14. In 2011, many athletes, running retailers and industry insiders rolled their eyes when Skechers, a huge lifestyle footwear company known for its casual shoes, it was going to enter the running market. It started by sending then-36-year-old Meb Keflezighi some of the early prototypes of its GoRun shoes and he liked how they performed. That summer, he signed a two-year sponsorship deal with the Manhattan Beach, Calif.-based company and helped jump-start that brand into the performance running category. Since then, Skechers has benefited from Keflezighi’s continued success (fourth in the 2012 Olympics, 2014 Boston Marathon win), built award-winning running shoes and slowly gained shelf space at specialty run shops. Plus, it recently signed American marathoner Kara Goucher.

RELATED: Skechers + Meb = Huge Success Story

15. Is Minimalism Dead? No, not hardly. The minimalist running movement isn’t dead, but the pendulum has certainly swung back the other direction. The once white-hot trend has cooled considerably, but it benefitted us all — no matter if you’re a barefoot zealot or a FiveFingers diehard or have always been content wearing a trusty pair of ASICS Kayanos or Nike Pegasus as your primary shoe of choice. Yes, a class-action lawsuit was just settled about some of the claims Vibram made about its FiveFingers shoes. A claim that any shoe can make you faster or stronger is ridiculous, but that being said, there are plenty of runners have adapted well to minimalism and have found those to be their shoes of choice. Other runners use more minimally designed models for certain types of workouts or drills. There are a lot of great shoes in every category now, from extreme minimalism to extreme maximalism.

RELATED: How Zach Bitter Ran 100 Miles Under 12 Hours In Minimalist Shoes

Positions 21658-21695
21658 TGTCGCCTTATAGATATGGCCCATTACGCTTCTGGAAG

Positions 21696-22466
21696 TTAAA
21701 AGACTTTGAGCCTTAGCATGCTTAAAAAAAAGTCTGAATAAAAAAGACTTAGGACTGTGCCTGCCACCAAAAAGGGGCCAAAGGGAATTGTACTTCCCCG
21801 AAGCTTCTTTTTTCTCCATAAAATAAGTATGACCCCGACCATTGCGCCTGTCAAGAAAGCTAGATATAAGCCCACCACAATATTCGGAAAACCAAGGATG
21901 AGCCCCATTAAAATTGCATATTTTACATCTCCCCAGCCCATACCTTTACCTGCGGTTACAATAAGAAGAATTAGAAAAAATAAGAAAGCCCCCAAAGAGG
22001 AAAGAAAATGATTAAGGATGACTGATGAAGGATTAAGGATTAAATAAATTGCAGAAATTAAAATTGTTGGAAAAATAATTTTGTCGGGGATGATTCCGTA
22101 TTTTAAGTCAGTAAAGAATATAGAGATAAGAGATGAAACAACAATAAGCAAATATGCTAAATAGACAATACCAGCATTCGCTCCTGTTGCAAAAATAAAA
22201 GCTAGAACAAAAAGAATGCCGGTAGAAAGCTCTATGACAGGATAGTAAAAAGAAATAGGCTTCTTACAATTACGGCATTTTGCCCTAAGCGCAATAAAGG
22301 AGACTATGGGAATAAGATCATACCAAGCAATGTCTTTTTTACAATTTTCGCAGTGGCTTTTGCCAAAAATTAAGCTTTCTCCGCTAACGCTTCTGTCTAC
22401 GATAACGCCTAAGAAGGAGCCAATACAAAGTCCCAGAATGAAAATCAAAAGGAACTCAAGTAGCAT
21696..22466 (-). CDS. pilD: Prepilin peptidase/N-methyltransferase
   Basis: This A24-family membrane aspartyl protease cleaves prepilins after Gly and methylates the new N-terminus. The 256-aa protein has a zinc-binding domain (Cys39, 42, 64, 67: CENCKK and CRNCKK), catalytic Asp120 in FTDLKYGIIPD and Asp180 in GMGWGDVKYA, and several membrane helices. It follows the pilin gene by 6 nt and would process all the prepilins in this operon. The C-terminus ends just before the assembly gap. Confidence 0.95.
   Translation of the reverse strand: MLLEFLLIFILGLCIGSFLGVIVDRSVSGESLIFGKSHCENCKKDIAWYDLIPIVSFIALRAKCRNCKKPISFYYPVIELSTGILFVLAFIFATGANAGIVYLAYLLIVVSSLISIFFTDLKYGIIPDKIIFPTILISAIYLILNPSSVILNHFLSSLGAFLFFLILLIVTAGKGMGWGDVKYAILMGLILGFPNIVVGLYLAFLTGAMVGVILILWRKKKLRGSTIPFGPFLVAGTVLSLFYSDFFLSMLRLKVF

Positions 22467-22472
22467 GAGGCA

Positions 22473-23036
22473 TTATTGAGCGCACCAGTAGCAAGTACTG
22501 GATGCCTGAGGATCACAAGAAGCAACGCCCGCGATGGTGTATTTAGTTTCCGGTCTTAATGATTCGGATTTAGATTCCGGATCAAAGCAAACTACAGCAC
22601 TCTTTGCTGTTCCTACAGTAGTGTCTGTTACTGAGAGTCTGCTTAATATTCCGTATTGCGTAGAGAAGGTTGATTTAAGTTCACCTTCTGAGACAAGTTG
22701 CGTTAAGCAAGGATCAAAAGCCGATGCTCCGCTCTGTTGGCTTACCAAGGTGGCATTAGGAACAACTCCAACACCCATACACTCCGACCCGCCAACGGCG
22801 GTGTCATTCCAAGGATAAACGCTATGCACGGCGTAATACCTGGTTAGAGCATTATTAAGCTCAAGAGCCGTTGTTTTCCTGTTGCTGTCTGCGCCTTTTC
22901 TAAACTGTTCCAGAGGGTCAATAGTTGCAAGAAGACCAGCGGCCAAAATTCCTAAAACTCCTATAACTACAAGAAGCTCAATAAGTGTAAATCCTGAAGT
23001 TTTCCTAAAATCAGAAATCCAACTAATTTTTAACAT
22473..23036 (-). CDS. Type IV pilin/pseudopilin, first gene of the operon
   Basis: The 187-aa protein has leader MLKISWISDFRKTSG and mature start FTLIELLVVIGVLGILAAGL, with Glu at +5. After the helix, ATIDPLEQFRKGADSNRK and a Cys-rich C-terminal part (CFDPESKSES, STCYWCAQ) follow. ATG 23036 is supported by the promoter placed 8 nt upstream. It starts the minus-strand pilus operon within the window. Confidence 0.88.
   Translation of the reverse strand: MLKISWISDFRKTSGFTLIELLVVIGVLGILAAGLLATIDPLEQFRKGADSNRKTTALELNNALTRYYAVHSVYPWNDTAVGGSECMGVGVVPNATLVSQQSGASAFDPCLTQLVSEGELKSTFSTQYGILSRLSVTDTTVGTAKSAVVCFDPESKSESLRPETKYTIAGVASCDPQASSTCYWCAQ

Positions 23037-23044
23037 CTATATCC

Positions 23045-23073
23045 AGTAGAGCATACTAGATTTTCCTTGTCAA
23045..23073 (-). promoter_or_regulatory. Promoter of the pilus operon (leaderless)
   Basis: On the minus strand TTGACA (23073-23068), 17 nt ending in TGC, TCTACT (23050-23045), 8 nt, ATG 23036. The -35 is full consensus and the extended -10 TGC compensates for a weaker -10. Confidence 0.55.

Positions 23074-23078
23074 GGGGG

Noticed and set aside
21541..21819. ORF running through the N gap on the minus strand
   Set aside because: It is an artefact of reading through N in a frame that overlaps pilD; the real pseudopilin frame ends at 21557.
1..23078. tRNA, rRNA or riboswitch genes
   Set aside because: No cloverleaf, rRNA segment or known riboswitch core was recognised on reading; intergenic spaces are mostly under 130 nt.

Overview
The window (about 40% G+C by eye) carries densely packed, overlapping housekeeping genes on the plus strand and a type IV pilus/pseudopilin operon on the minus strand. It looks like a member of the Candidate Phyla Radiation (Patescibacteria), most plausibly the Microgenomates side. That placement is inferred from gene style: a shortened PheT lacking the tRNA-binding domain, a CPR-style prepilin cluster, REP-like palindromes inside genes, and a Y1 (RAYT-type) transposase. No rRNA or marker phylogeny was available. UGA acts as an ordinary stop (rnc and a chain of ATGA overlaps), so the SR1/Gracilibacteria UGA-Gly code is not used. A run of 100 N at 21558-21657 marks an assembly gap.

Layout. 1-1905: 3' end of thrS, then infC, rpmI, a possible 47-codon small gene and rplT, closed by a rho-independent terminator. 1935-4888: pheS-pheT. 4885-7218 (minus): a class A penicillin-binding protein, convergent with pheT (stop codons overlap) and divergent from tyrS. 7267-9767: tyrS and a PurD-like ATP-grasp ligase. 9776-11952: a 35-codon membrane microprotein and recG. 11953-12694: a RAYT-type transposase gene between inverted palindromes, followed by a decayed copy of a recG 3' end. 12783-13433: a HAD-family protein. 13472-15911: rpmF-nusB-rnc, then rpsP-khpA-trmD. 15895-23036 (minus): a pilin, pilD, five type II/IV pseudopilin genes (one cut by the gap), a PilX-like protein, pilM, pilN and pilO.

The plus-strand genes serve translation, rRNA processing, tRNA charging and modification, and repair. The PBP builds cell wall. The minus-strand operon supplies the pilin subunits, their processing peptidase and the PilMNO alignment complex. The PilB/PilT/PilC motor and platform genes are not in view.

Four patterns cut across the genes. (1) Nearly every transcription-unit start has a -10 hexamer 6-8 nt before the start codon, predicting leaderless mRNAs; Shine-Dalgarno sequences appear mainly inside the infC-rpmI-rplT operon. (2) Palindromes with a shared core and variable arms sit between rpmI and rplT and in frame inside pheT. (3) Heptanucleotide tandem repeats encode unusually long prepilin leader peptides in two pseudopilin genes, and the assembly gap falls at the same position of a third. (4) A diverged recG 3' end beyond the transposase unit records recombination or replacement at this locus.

16. Many fast American runners from previous eras work at running shoe brands. For example, Mark Nenow, the former American-record holder in the 10,000-meter run is president of Columbia’s  Sorel boot brand. Previously, he was vice president of global footwear merchandising for Columbia (which owns the Montrail trail running brand); Tom Carleo, the vice president of New Balance Running was a standout middle-distance runner in the 1980s who qualified for the 1988 U.S. Olympic Trials in the 1,500-meter run. Same goes for Gene McCarthy, Asics America group president and chief executive. He ran a 3:42:06 PR for 1,500 meters and competed in the 1980 U.S. Olympic Trials; Danny Lopez, a senior manager of sports marketing at adidas America, was the third-place finisher in the 3,000-meter steeplechase at the U.S. Olympic Trials and ran in the semifinals of the 1992 Olympic in Barcelona; Three-time Olympian and former 3:49 miler Jim Spivey works for ASICS in its college sports sales division.

Mizuno’s global director of running footwear Todd Lewis was an All-American at Arizona State in the 1990s and competed in the 1992 and 1996 U.S. Olympic Trials in the 5,000 and 10,000 while competing for Nike; New Balance also employs Keith Kelly, the 2000 NCAA Division I Cross Country Championships while at Providence College, as a marketing executive; At Nike, Oregon Project Elite head coach Alberto Salazar was the 1980-1982 New York City Marathon champion, 1982 Boston Marathon champion and 1984 U.S. Olympic marathoner, and Pascal Dobert, the strength conditioning coach for Nike’s Bowerman Track Club, was a three-time U.S. champion and 2000 Olympian in the 3,000 steeplechase. Claire Wood, a former James Madison track standout, is the senior footwear product manager for New Balance.